Hundreds of climbers forced to abandon expeditions on Mount Everest last year are waiting to hear whether they will be allowed to try again in 2015.
They say they are in limbo because of Nepalese government indecision, weeks before the new climbing season begins.
Officials vowed permits for nearly 300 climbers would be valid for five years after the 2014 Sherpa strike, they say.
The Sherpas boycotted expeditions following the deaths of 16 their colleagues in an avalanche last April.
More than a 12 international operators – and the Expedition Operators’ Association of Nepal – subsequently demanded that climbers from 31 different teams be allowed to try scaling the mountain again as individuals or with any team they wanted to join.
Government officials say they promised to accept the same permits – but only as long as climbers came back with the same teams.
That might not be possible, operators said, because members are from different countries and may have their own plans, priorities and schedules.
“Here we are six weeks away from starting our expeditions and no one knows anything,” says Russell Brice, of Himalayan Experience, who has been bringing foreign climbers to the Nepalese Himalayas for years.
“As expedition operators we are left totally in the dark, it’s gone nowhere in one year.”
Another operator, Gordon Janow, said the indecision meant none of the climbers hoping to use last year’s permits could attempt Everest this spring season, which begins next month.
“At this late stage, climbers who were waiting on a permit decision are likely to late to join given the expense, training time and the need to be away for more than two months.”
Officials say the issue is complicated, however, and they want to discourage expedition teams comprising strangers, for safety and other reasons.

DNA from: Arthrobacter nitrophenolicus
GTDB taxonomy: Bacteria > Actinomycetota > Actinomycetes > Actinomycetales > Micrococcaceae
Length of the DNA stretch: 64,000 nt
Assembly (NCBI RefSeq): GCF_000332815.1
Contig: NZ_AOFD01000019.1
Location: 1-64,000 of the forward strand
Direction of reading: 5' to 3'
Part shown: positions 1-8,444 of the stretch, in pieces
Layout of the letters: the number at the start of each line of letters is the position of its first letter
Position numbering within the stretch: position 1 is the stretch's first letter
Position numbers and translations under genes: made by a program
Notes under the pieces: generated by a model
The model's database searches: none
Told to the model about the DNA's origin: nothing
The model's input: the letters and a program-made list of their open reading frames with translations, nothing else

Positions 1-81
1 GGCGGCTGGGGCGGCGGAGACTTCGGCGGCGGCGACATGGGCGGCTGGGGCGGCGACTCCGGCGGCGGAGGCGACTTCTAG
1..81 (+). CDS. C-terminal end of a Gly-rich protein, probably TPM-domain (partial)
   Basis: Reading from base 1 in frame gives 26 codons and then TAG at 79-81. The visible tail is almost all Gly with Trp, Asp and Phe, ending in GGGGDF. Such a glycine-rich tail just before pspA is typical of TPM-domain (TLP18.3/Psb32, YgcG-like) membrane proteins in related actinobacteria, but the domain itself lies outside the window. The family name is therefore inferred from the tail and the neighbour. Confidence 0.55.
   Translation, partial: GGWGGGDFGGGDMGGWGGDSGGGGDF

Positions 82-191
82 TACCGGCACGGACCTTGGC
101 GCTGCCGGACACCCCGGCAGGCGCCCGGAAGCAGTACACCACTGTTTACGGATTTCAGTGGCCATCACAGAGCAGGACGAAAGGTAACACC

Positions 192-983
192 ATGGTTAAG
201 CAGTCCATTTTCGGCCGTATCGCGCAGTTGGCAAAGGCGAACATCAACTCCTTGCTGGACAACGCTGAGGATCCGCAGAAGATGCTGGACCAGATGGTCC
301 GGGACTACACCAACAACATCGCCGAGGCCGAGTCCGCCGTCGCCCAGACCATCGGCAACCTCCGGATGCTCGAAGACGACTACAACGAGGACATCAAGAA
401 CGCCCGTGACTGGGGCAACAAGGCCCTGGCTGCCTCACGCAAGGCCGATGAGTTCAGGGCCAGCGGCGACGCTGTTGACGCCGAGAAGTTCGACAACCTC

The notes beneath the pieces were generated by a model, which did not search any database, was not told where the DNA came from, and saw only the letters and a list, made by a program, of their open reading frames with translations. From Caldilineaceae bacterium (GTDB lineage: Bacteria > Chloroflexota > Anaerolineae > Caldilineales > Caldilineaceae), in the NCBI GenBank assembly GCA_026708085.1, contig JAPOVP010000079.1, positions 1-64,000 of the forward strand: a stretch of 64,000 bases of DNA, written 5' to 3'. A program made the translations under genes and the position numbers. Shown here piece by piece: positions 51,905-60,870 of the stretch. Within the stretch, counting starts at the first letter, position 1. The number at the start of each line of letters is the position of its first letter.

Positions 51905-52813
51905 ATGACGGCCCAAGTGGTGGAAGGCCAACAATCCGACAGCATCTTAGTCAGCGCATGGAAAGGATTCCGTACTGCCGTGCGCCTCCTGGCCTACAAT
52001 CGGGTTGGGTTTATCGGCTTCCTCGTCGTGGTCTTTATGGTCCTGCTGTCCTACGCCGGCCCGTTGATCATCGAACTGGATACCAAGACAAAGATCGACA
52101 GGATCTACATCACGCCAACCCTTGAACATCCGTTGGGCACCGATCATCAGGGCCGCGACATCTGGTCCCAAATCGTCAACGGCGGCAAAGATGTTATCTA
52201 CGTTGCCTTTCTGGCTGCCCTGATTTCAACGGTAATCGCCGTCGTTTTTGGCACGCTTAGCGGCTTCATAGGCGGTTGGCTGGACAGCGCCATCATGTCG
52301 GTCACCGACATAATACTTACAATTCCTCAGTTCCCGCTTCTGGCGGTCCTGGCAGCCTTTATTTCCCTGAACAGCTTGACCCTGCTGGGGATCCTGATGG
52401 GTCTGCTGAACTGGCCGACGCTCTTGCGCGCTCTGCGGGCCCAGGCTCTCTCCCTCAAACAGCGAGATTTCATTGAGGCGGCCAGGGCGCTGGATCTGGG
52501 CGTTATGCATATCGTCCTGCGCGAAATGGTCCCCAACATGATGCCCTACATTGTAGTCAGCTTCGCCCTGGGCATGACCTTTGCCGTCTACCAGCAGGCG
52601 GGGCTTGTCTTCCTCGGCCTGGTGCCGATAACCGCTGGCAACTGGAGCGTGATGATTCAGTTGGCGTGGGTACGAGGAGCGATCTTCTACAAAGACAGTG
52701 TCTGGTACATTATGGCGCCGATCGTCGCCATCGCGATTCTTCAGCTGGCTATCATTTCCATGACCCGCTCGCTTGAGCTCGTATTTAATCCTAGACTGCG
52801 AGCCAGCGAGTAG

“Making the permits transferable like that was a new thing that required changes in regulations which is a long process,” Tourism Minister Deepak Chandra Amatya told the BBC.
“I have sent it to the Ministry of Law. It should happen pretty soon.”
But Law Ministry officials say existing regulations do not allow climbing permits to be transferable.
“Since the request made by the Ministry of Tourism requires changes in existing provisions, we are studying the issue and working on it,” an official said on condition of anonymity.
Operators say they were brushed off last year when they approached the Tourism Ministry, whose response was “quite cold”.
“We received the reply that they were not convinced we were asking for the right thing and they said we needed to be more professional about our request,” a spokesman said.
Climbing as part of a team in Nepal used to be generally much cheaper than doing so as an individual.
But from January, the government slashed climbing permit fees to $11,000 (£7,000) from $25,000 (£16,000) per person.
Until last year a group of seven had to pay $70,000 (£45,000) which encouraged climbers to club together. Now, regardless of the size of the group, the new fee is across-the-board.
Officials say no new climbing permit have been issued so far for this season.
“Climbing groups are preparing to apply for permits,” Department of Tourism director general Tulsi Gautham said. “We expect the number of Everest expedition teams not to be less than last year.”
Last week, the BBC reported that the route from base camp to the top of Everest will be changed to avoid the risk of avalanches on the left side of the Khumbu Icefall, scene of the 16 April Sherpa tragedy last year.
Expert rope and ladder-fixing Sherpas, known as Icefall doctors, will begin to change the route during the first half of March.
By then expedition teams will begin to arrive at the base camp before starting their ascent in April and May.
The issue of last year’s permits, however, remains far from resolved.